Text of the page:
A floor is a floor and we don’t have much to say about it. Maybe it’s worth mentioning we went with a thick (1″) polystyrene foam board for good winter insulation. The foam board is 20 psi capable; it’s enough to withstand human weight. On top of the foam there is a MLV sheet layer for road noise reduction. On top of the MLV a ½” thick plywood; we could have choose ¼” thick, but we wanted to be able to screw stuff into the plywood. Finally we put a vinyl sheet flooring because it will protect the other layers against water infiltration.
van-floor –> ½” polystyrene filler strips –> 1″ polystyrene –> MLV –> ½” plywood –> Vinyl sheet
TIME SPENT ON THE JOB: 24-30 hours
TOTAL COST : 665$ USD
This post contains affiliate links, which means that if you click a product link and buy anything from the merchant, we will receive a commission fee. The price you pay remains the same, affiliate link or not.
Buying through our product links is the best way to say thanks if we were of any help for your conversion! Thanks for supporting us and for keeping this website alive 🙂
Alternatively, you can visit our Say Thanks! page.
- 1x 3M 4000UV (Buy from Amazon)
- 3x ½” thick 2’x8′ polystyrene C-200 foam board (C-200 rated 20PSI weight capable. Human footprint = 16 PSI) (21$)
- 3x 1″ thick 4’x8′ polystyrene C-200 foam board (75$)
- 20 linear feet Mass Loaded Vinyl (MLV) sheet (54″ wide roll) (200$)
- 3x ½” thick 4’x8′ plywood, QTY = 3 (60$)
- 8 linear feet Vinyl sheet flooring (13 feet wide roll) (150$)
- 1x Great Stuff (gaps & cracks) (Buy from Amazon)
- 2x PL-300 Foamboard adhesive (Buy from Amazon)
- 1x Wood Filler (Interior/Exterior) (Buy from Amazon)
- 1 gallon Adhesive for Vinyl flooring (Buy from Amazon)
- 2x Double-sided tape for Vinyl flooring (Buy from Amazon)
- 1x GE Silicone II (Buy from Amazon)
- Caulking gun
- Circular saw
HOW WE DID IT*
*Disclaimer: we’re good, but not that much. Use these instructions at your own risks!
We cleaned our mess
We installed strips of ½” thick C-200 (20psi) polystyrene foam board to fill the cavities on the floor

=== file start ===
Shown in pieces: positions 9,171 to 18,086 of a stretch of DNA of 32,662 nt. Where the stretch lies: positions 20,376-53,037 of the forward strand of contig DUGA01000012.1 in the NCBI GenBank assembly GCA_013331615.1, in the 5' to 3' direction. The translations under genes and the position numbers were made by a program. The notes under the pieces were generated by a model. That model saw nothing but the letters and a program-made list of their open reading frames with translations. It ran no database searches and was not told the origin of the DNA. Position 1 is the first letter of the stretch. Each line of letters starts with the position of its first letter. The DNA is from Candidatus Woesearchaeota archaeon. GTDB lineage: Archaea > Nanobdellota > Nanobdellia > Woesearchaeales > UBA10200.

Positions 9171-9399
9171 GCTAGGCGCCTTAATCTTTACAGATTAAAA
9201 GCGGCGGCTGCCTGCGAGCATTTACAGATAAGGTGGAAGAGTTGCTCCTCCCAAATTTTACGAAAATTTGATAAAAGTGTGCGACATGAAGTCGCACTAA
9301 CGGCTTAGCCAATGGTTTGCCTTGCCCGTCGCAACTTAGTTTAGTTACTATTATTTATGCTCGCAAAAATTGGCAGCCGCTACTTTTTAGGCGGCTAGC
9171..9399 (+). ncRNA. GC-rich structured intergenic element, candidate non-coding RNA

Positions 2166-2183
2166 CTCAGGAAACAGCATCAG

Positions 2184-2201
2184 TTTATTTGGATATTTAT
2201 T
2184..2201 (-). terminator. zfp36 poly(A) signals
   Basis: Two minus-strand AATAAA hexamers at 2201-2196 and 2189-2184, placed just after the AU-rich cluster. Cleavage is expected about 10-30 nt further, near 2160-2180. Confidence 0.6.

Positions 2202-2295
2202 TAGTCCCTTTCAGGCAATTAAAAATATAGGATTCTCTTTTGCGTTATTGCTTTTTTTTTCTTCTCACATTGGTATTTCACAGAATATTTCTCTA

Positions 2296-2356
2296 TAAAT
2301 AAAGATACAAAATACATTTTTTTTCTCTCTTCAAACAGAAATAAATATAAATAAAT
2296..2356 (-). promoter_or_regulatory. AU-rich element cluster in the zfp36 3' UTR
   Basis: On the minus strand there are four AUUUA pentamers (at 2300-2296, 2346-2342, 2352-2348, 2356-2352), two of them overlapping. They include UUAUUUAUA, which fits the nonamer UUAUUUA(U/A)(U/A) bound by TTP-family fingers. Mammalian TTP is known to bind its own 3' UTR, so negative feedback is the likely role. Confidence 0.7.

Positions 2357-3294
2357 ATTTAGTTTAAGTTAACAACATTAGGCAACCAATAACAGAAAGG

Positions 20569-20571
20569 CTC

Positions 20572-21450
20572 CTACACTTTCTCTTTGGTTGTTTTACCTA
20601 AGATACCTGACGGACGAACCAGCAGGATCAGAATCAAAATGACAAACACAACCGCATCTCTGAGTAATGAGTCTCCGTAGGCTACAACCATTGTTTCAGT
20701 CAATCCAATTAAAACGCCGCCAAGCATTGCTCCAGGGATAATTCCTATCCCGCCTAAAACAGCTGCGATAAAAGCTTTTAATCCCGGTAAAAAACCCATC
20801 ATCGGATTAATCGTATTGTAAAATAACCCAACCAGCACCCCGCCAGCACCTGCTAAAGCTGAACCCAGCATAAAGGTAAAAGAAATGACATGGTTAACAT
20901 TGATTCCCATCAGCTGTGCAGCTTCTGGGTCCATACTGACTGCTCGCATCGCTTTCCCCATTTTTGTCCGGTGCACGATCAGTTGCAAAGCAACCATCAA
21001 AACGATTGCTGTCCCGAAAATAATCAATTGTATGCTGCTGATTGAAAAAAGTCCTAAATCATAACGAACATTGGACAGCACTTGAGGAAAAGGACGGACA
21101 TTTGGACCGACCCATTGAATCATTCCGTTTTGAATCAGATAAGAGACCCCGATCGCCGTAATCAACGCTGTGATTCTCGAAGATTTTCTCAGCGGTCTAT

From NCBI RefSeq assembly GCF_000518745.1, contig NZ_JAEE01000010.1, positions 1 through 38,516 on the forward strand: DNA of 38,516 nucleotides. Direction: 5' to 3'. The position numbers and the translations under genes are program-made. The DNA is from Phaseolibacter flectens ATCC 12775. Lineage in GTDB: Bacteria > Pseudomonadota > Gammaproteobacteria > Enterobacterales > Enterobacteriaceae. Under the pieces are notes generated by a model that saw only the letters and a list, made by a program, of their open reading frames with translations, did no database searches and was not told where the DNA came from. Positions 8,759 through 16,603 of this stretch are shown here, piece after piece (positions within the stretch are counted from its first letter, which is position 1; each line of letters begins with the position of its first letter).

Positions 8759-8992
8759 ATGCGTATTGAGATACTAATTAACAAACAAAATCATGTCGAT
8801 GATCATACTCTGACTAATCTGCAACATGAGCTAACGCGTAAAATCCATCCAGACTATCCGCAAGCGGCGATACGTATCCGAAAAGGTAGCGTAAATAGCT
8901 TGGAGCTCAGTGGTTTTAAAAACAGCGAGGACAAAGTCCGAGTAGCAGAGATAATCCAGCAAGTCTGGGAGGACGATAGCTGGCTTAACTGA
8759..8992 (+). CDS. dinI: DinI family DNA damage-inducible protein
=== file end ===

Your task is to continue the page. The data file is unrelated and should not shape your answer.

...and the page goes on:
This is quite time consuming; it took us 4 hours to perform, but a good floor support is important.
We used ½” thick foam board, but it was slightly too thick; we should probably have used something in between ¼” and ½” thick. No worries, the 1″ additional foam board + ½” plywood will provide enough support.
We then numbered the strips and removed them to be able to continue
We numbered the strips and took pictures so we can re-assemble everything later on.
The C-200 Shake®
Put some of the leftover C-200 polystyrene strips in the blender with vanilla, protein powder, ice cubes and decorate with mint. Enjoy!
Some sort of template had to be made in order to cut the others layers
Isabelle crafted the template from some random brown paper and then transferred it to a more rigid brown thing. The rigid brown thing was then lay down in the van to validate the cuts. Not bad! So we got rid of the random brown paper only to keep the brown thing.
The 1″ polystyrene foam board was trimmed to conform to van floor
Again, this is time consuming. A lot of measurements, adjustments, cut, re-cut… use what you can to get it done.
We left a gap of about ½” all around the van wall to account for installation variation, thermal expansion and to ensure there would be no squeaking noise. This gap will be filled later with Great Stuff.
We then trimmed the ½” plywood to conform to van floor
This step was easier, because we used the 1″ foam board as a template. And trimming wood is much more fun than foam if you ask us. Ensure to take your shirt off.
Same story with the MLV sheet: we trimmed it using the plywood as template
Now that the foam fillers, foam board, MLV and the plywood is all trimmed, we removed everything from the van to proceed with re-installation with adhesive.
We reinstalled the filler strips using the numbering and applied the 3M 4000UV adhesive.